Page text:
A singer and songwriter whose adult-alternative music embraces a rich variety of cultural and creative influences, Mia Doi Todd emerged with the acoustic album The Ewe and the Eye in 1997. She expanded her sound over her next several records, including fifth LP Manzanita (2005), whose guests included members of Beachwood Sparks. Three years later, GEA found her working with a small acoustic ensemble and experimenting with longer, more ambitious musical structures. Todd later branched into film scoring with her music for the 2017 adaptation of A Midsummer Night's Dream.
A native of Los Angeles, California, Todd grew up in a creative household; her father, Michael Todd, was a sculptor of note, and her mother, Kathryn Doi Todd, was an Associate Justice in the California Court of Appeals, as well as a patron of the arts who has helped bring traditional Japanese dance and theater troupes to Los Angeles. As a child, Todd became involved in theater and choral performance and studied classical vocal technique. As a teenager, she began writing songs, influenced by the work of the Beatles, Leonard Cohen, and particularly Joni Mitchell, and her work developed a keener focus when she moved east to attend Yale University and became interested in indie rock.
In 1997, members of the Los Angeles-based group Further invited Todd to use their studio to record her songs. The result was her debut album, The Ewe and the Eye, a sparse set of performances featuring only her vocals and acoustic guitar, released on Further's Xmas Records label around the same time Todd was completing her studies. She then moved to New York City, where she recorded her second album, Come Out of Your Mine, for Communion Records. After a sojourn in Japan where she studied Ankoku Butoh dance, she returned to America and recorded a third album, 2001's Zeroone, a collection of more intricate songs that she issued through her own City Zen Records imprint. Todd's music soon caught the attention of Sony's Columbia Jazz division, which signed her to a recording contract. Her fourth album, The Golden State, found her re-recording many of the songs from her first three albums, but with more expansive arrangements and production from Mitchell Froom and Yves Beauvais.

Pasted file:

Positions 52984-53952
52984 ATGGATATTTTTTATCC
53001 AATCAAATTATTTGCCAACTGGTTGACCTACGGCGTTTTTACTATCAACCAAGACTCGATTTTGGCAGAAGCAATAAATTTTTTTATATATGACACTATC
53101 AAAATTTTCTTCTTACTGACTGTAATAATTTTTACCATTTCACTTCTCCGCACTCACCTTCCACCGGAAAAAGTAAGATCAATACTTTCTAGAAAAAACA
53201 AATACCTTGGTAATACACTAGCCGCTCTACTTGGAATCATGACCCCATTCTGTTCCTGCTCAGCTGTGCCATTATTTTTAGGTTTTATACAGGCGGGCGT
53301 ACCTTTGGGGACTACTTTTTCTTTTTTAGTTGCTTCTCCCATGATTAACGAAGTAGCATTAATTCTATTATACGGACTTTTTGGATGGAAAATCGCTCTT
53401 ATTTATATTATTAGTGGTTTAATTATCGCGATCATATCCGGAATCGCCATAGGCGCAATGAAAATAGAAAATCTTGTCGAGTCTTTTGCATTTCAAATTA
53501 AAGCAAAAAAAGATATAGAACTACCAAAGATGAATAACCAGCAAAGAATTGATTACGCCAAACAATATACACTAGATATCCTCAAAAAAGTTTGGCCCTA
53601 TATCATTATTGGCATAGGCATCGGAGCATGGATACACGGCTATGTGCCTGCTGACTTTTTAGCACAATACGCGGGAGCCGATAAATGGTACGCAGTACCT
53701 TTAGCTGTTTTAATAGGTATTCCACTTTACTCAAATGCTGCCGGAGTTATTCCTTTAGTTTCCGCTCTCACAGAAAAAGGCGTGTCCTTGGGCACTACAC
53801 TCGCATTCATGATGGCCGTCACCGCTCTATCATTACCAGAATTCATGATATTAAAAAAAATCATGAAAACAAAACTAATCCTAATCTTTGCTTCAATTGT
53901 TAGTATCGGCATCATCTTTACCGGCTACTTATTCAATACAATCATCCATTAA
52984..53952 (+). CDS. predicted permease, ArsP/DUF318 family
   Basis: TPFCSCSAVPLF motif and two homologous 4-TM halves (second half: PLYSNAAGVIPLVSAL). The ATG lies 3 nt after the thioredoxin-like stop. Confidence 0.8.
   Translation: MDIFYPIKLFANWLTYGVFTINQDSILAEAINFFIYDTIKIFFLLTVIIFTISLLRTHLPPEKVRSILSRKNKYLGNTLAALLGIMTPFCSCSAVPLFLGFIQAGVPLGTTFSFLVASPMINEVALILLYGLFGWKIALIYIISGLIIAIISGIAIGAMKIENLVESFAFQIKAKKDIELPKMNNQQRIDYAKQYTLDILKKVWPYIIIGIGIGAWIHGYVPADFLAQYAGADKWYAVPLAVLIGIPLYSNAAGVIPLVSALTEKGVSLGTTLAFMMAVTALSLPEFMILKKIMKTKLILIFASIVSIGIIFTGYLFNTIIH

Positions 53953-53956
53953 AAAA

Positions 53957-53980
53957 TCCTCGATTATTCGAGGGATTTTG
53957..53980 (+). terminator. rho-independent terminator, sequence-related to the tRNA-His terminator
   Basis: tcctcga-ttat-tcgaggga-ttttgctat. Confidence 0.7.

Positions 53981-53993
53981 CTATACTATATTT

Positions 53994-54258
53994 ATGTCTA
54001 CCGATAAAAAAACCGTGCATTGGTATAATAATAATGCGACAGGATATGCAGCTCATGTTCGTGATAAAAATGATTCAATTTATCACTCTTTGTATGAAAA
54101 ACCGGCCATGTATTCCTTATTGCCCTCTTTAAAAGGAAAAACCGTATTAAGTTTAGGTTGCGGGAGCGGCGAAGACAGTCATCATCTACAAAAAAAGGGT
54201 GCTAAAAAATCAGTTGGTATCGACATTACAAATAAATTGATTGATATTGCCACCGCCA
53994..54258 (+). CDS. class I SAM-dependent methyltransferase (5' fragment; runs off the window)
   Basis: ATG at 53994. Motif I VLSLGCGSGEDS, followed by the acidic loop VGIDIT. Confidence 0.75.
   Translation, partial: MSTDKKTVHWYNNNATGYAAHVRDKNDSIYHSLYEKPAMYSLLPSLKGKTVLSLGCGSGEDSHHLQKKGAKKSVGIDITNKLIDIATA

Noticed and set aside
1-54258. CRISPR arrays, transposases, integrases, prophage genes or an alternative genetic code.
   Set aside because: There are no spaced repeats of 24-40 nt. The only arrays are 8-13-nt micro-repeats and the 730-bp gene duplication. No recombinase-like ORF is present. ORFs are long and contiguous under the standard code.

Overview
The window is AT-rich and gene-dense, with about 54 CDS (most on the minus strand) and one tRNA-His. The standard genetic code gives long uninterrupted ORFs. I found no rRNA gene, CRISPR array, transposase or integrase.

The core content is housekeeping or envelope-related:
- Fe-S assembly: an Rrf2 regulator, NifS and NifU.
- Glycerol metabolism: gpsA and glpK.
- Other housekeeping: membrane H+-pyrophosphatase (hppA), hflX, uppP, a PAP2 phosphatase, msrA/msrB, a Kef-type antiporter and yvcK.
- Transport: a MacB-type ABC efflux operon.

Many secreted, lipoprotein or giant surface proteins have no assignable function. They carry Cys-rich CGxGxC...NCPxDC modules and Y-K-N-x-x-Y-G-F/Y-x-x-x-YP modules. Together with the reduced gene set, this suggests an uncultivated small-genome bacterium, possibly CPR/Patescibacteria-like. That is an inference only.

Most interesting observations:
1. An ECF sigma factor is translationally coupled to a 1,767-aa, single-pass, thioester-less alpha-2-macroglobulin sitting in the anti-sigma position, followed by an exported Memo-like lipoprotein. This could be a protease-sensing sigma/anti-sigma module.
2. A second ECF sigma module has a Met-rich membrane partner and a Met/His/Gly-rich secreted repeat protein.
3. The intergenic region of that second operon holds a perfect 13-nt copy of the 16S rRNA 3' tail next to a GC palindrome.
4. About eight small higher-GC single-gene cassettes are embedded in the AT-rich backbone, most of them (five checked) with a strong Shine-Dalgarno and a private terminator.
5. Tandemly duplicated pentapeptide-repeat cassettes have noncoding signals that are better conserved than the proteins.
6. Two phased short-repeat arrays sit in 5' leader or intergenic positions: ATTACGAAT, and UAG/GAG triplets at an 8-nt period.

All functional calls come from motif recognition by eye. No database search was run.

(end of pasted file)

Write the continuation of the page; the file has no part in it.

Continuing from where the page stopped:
Not long after the album was released, Sony shuttered Columbia Jazz, but Todd, undaunted, continued exploring new musical perspectives on her next project, 2005's Manzanita. The album, released by Plug Research, featured performances by members of indie pop favorites Beachwood Sparks, noisy psych visionaries Dead Meadow, and dub enthusiasts Future Pigeon. A number of tracks from Manzanita were reworked on 2006's remix album La Ninja: Amor and Other Dreams of Manzanita, which also included four new songs. In 2008, Todd reactivated her City Zen label for her eighth album, GEA. Todd returned in 2011 with Cosmic Ocean Ship, a song cycle inspired by her spiritual and geographic journeys of the previous two years. During the time, when not busy with her work in music, she also performed and choreographed for Body Weather Laboratory, a Los Angeles-based Butoh dance troupe.
Todd re-emerged in 2014 with Floresta. Featuring her favorite Brazilian songs, it was recorded in ten days at Estúdio el Rocha in São Paulo with a cast of all-native players and released on City Zen in September. She returned to Los Angeles to record her follow-up, an all-English-language collection of covers of songs by Neil Young, Sandy Denny, Townes Van Zandt, and others. Her studio band included Money Mark, John Herndon, Dustin Bowlin, and husband and producer Jesse Peterson. Songbook was issued by the Virtual Label in 2016, and her Music for a Midsummer Night's Dream, a soundtrack to the film starring Rachael Leigh Cook, followed on City Zen in 2018. ~ Mark Deming